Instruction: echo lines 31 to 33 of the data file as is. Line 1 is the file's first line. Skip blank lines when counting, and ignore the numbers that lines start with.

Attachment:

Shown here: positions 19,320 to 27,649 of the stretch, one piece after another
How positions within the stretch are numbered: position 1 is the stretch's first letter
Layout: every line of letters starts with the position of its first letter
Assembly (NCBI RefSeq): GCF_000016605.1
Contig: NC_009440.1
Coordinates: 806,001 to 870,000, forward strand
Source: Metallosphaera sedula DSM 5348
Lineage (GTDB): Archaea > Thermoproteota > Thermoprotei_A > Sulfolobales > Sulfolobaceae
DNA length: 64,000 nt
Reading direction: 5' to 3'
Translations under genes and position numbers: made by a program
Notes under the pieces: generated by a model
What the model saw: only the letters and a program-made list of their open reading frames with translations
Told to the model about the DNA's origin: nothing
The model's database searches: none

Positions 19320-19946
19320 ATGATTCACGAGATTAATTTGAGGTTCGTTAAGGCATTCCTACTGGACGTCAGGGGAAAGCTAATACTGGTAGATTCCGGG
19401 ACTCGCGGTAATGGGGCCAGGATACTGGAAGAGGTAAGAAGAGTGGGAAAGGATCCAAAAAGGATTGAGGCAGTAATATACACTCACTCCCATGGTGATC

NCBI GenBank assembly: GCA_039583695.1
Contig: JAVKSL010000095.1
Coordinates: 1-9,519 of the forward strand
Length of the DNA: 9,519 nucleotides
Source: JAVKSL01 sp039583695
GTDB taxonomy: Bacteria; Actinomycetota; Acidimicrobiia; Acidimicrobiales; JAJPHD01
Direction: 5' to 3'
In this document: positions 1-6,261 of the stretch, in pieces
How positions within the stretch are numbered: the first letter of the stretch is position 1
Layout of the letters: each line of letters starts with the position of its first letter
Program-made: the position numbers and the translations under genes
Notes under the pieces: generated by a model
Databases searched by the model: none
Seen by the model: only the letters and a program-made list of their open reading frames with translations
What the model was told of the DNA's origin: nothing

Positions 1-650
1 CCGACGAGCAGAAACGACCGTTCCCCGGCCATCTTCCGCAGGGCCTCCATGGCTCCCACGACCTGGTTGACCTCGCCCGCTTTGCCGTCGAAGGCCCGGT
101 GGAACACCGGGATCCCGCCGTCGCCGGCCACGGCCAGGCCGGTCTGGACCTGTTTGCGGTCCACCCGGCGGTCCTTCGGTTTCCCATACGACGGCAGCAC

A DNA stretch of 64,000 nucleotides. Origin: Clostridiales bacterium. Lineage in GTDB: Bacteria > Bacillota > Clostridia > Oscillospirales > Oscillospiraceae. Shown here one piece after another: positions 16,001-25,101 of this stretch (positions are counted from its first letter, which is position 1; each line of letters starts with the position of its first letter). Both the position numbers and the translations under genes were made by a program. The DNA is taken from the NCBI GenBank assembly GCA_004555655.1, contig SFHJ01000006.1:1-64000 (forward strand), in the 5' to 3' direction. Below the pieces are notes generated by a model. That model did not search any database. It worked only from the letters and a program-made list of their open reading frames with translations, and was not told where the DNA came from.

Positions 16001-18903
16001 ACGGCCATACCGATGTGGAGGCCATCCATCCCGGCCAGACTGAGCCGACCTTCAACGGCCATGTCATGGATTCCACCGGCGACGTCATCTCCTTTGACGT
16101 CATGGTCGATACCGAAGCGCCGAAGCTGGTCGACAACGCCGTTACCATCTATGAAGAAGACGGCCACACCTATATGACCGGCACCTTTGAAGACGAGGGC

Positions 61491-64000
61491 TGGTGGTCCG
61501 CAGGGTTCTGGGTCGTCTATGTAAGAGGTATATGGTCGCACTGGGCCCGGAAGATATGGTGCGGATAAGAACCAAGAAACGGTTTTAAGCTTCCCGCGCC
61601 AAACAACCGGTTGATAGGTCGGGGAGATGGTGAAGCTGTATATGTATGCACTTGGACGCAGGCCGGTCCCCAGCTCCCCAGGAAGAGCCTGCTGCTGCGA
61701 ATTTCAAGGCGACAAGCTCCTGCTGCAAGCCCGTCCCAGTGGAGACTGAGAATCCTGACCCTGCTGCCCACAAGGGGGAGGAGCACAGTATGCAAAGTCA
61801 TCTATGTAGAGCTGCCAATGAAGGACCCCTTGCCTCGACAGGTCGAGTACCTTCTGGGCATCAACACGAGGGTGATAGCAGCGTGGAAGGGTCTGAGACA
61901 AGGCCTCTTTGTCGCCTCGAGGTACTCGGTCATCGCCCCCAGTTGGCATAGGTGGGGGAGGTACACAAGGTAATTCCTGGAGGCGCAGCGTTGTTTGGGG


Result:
Databases searched by the model: none
Seen by the model: only the letters and a program-made list of their open reading frames with translations
What the model was told of the DNA's origin: nothing